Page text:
Together, these agencies have mobilised resources to support a response project designed by the Church of Pakistan coordinating office entitled ‘Emergency Disaster Relief and Support for Flood Victims in Pakistan’. The project intends to complement efforts by the Pakistani government and other humanitarian agencies providing support to the affected families. It will benefit 500 households (2500-3500 people) with food and non-food items for a period of two months in the Province of Punjab. The Anglican Alliance has co-ordinated this joint appeal, bringing the global partners into a proposal originally shared with USPG.
Links to partner appeals are at the end of this article.
Nicholas Pande, the Anglican Alliance’s Disaster Response and Resilience Adviser reflects on the wider picture and need for solidarity saying, “This calamity has laid bare the extremities of now very frequent weather events the world is facing due to changing climate. It is another compelling reason why we should accelerate climate action.”
Next steps in the journey
Anglican partners will continue to accompany the Church of Pakistan both in prayer and practical action. Once the project is implemented and communities set on the path to recovery, the Anglican Alliance will facilitate a partners’ call where the Church’s leadership will share about their experiences and any support needs. This will allow the Church to debrief after months of emergency response and to reflect with partners on what they have learned and their hopes for recovery.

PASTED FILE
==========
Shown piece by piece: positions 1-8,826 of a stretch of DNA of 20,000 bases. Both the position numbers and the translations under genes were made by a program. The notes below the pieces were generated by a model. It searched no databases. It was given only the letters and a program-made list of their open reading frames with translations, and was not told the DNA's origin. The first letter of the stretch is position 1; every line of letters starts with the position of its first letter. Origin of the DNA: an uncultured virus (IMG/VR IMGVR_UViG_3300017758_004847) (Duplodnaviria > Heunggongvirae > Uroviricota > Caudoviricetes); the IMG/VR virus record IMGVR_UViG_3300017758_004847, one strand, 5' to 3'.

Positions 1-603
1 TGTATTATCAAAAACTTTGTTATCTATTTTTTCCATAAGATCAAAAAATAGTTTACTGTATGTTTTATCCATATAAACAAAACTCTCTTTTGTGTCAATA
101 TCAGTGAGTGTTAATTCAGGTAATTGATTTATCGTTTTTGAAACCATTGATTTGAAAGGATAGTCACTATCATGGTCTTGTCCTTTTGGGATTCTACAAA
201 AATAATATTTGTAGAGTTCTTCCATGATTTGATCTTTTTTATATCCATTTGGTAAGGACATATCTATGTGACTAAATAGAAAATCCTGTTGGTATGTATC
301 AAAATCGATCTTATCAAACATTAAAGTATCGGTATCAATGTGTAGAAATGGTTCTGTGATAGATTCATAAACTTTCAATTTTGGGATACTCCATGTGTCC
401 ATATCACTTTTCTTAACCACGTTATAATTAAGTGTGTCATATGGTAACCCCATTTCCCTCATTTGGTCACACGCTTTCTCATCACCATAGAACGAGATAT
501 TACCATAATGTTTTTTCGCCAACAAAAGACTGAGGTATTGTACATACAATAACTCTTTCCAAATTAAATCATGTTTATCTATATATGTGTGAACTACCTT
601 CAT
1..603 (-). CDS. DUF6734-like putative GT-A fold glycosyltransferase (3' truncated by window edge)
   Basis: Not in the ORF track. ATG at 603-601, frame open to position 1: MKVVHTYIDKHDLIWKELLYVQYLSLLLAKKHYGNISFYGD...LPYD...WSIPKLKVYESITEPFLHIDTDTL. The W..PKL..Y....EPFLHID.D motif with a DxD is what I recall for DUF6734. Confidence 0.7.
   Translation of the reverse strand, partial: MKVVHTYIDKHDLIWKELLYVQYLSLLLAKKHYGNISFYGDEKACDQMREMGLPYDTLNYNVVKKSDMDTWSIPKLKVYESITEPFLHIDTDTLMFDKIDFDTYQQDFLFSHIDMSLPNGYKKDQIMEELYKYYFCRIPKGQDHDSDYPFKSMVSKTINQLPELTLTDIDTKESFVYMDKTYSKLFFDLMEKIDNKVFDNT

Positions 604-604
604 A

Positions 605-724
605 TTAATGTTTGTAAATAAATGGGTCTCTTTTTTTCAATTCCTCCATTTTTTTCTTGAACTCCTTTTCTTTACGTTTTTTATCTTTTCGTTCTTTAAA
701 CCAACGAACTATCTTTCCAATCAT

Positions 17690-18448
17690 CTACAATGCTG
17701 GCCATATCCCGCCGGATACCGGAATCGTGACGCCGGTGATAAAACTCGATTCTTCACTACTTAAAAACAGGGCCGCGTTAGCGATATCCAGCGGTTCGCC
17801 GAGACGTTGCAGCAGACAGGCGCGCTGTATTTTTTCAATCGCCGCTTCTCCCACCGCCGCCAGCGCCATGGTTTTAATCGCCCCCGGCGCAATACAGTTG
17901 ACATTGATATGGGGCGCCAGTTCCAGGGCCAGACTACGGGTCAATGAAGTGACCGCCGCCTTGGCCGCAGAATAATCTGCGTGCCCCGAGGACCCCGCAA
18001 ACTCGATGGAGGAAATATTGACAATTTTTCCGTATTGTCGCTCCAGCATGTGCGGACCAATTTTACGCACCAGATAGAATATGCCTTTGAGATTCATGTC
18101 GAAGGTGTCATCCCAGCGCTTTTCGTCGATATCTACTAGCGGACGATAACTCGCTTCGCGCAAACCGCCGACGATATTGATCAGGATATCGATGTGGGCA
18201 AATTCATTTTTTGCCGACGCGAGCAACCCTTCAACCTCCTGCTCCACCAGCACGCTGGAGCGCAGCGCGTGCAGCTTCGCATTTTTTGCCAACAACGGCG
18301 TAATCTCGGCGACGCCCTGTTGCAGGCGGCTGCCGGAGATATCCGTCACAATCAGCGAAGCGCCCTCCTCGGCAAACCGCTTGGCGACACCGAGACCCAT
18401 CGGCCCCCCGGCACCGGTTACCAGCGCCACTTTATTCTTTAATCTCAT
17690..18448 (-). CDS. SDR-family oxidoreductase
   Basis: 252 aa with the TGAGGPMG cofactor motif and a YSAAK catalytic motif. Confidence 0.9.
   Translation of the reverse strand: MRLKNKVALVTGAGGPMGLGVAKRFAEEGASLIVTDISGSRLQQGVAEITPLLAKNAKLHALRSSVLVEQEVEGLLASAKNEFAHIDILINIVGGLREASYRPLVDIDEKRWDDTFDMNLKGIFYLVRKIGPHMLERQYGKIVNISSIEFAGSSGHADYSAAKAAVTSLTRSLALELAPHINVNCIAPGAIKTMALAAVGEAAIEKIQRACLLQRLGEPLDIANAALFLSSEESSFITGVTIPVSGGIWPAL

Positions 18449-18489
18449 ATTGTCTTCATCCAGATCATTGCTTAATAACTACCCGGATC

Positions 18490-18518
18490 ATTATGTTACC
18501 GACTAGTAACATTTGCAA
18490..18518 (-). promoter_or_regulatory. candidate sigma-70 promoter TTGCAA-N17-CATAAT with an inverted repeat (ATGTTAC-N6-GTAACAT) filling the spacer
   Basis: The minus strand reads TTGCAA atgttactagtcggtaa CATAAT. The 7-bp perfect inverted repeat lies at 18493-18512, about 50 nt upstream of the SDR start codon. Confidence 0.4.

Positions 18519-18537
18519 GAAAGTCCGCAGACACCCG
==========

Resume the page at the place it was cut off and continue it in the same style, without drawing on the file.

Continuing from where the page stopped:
Partners also hope to facilitate an in-person accompaniment visit to Pakistan at a time convenient for the Church. Please keep the families, communities, the Church and responders in your thoughts and prayers.
O God, our refuge and strength, our help in times of trouble. Have mercy on the lands damaged by floods. Have mercy on the lands where the weather has destroyed livelihoods. Protect those who evacuate houses, and strengthen those who rebuild hope so that entire communities may face the future without fear. Amen.
– Adapted from Psalm 46
Find out more about the partners reports and appeals on the following links:
ERD: link for donations to International Disaster Response: https://www.episcopalrelief.org/what-you-can-do/give/donate-now/individual-donation/